The astonishing developments in molecular and cellular biology over the past decade have led to a crisis of “how much to teach” in schools . The great amount of content to be covered brings as solution the anticipation of some topics for the elementary school. Consequently, the curriculum of elementary schools is now replete with concepts that were previously addressed in high schools. In the case of cell biology, for example, subcellular structures and the physiological cellular process described in molecular approaches to biology are currently taught in elementary schools . However, to be applicable at this stage of education, these deeply abstract contents need be appropriately translated to a language accessible to the students. In his classical studies on cognitive development, Piaget showed that primary school students below the approximate age of 11-12 years have not yet well developed a capacity for abstract thought. In this phase, which Piaget called the “concrete operational stage of cognitive development” , teaching activities need to be focused on concrete propositions. In cell biology, the use of three-dimensional cell models provides a good example of such a concrete learning activity. Similarly, in laboratory activities, the observation of cells and tissues using a microscope allows young students to approach science concretely. However, some authors have manifested criticism to Piaget theory questioning the existence of the stages. Others claim that Piaget theory underestimated children’s abilities . According to these critics, children can use different pathways to develop their skills, reaching them in your own time. As consequence, for some educators, with appropriated material/activities, even abstracts concepts could be learned, for all, in every age .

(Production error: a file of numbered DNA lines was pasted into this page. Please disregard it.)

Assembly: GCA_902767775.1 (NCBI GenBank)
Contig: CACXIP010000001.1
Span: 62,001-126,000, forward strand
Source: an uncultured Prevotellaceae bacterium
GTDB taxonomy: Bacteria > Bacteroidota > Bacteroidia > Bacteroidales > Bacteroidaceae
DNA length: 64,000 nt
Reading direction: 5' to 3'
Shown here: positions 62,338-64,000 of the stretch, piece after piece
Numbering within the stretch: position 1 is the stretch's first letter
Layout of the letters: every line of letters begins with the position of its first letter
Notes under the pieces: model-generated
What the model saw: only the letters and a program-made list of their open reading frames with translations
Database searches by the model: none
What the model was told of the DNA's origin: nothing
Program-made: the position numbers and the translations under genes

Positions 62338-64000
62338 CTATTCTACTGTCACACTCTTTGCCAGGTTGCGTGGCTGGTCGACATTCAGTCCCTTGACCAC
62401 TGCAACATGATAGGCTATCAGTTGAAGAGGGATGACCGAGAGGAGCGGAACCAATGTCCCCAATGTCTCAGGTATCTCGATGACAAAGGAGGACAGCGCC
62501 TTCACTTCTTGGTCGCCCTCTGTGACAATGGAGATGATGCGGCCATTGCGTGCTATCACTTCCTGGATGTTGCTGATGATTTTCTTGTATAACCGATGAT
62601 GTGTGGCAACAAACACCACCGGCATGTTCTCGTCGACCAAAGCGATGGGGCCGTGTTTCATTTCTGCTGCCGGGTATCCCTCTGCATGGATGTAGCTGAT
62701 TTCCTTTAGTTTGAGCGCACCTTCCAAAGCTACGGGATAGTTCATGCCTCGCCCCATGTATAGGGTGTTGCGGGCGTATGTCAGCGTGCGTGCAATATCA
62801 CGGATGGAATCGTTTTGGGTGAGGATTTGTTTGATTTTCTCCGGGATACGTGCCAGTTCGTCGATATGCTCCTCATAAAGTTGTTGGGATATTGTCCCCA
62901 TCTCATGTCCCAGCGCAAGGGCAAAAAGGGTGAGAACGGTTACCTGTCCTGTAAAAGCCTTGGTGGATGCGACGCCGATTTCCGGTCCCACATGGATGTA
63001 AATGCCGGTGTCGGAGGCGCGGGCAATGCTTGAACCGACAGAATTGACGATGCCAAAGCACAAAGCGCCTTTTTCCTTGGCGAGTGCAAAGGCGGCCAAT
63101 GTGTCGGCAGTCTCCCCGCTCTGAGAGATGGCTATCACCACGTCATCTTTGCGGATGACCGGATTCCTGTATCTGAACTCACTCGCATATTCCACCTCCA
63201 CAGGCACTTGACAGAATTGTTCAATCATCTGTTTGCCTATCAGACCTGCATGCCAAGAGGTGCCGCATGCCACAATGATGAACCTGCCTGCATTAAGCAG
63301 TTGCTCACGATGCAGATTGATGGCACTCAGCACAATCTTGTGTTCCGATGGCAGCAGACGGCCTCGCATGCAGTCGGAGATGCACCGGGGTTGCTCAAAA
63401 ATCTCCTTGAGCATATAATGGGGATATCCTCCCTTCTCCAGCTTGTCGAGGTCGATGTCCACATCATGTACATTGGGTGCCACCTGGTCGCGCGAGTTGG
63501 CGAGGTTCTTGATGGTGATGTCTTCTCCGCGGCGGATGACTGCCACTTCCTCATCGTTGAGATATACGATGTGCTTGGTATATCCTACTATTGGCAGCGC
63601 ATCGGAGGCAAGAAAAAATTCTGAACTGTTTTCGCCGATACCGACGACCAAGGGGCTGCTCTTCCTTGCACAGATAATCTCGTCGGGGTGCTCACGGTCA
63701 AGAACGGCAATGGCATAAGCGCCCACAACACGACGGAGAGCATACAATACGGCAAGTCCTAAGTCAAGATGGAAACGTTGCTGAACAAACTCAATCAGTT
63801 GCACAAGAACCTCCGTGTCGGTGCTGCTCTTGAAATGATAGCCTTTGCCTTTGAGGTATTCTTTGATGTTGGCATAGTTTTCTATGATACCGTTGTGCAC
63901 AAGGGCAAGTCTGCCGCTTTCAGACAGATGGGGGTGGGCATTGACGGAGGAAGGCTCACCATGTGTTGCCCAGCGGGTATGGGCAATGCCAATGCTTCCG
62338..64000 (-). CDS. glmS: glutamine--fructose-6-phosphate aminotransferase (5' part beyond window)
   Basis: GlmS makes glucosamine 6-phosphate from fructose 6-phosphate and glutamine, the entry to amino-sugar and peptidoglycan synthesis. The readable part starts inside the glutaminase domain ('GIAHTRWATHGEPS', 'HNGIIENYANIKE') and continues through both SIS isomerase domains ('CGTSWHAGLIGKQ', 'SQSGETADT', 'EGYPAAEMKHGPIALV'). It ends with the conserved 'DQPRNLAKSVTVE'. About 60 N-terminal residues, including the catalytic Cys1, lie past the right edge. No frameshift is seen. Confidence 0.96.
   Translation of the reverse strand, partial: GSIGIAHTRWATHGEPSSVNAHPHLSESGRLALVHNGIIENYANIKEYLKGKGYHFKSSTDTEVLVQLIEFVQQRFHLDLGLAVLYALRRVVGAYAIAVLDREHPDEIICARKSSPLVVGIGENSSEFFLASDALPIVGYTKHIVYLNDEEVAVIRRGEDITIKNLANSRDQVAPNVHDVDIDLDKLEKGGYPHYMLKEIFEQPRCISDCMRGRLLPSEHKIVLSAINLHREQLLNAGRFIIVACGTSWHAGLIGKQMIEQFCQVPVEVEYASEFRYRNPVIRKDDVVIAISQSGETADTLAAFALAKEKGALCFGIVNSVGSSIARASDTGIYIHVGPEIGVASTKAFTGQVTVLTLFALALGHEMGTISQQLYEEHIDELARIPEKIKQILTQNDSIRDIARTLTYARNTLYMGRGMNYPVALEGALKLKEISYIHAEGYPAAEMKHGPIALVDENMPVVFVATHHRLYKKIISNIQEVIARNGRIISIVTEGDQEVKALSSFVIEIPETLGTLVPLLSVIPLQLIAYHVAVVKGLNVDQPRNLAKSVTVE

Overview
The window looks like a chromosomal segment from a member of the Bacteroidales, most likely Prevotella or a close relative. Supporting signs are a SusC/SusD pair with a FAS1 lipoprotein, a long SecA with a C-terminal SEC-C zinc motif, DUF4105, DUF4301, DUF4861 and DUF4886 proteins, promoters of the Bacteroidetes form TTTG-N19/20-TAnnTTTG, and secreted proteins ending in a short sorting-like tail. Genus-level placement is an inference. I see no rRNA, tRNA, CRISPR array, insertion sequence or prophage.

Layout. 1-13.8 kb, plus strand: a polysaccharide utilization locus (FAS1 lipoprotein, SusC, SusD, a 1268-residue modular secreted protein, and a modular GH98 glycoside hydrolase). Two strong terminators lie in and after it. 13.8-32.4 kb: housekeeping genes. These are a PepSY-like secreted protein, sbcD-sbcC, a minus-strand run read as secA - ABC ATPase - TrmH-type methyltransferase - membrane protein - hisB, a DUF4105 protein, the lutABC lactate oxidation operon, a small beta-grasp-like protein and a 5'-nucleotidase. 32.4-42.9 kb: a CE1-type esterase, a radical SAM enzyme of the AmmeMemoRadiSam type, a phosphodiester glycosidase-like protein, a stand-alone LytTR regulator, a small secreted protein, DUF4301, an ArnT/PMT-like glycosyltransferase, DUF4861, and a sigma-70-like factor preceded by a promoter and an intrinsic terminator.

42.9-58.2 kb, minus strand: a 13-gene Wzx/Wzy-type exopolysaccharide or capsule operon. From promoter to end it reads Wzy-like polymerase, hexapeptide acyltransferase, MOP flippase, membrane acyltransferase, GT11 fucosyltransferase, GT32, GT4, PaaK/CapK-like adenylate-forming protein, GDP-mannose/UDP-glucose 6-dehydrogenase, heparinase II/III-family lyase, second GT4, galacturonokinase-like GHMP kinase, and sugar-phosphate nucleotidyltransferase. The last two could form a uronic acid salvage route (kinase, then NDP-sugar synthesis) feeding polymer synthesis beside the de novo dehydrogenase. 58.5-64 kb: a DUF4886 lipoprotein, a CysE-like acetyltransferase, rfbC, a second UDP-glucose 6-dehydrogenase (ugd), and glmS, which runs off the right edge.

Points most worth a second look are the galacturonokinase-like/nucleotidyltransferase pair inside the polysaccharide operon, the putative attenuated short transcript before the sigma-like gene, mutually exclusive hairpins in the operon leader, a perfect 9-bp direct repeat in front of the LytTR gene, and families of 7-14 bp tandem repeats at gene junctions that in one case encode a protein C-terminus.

In devising learning activities for elementary school students, the active engagement of the students and the possibility of associating funny moments with the learning process are also considered important . Stories, comic books, games, and theater can be used to create lessons that engage students actively. Many studies have compared traditional classes, which are based on the model of “lecture-then-test,” and nontraditional classes, which use innovative approaches to encourage students’ active engagement; these studies suggest that untraditional class structures are more effective for scientific education. Moreover, additional studies have shown the positive effect of this type of class in the teaching of cell biology [11–13].
Another important aspect of science education lies in students’ preexisting knowledge about the subjects under study. Ausubel’s cognitive-learning theory contends that the most significant factor in the learning process is what the student already knows [14, 15]. For significant learning to occur, it is necessary that new concepts have signification in relation to the concepts already familiar to students. In contrast, abstract concepts that are unanchored to preexisting concepts can be memorized but lack adequate signification.
In Brazil, where this study was conducted, there is no minimum curriculum listing the topics to work on basic education. The educational laws provide only general goals to be achieved. In practice, the curriculums that are implemented in the classrooms are those presented by textbooks, distributed by the government, for public schools. For cell biology, the textbooks highlight the subcellular structures and the teachers tend to prioritize these contents in their classes . Since these issues are very abstract, we hypothesized that the use of practical activities as observation of cell and construction of three-dimensional model could mitigate the problems associated with learning these abstract topics.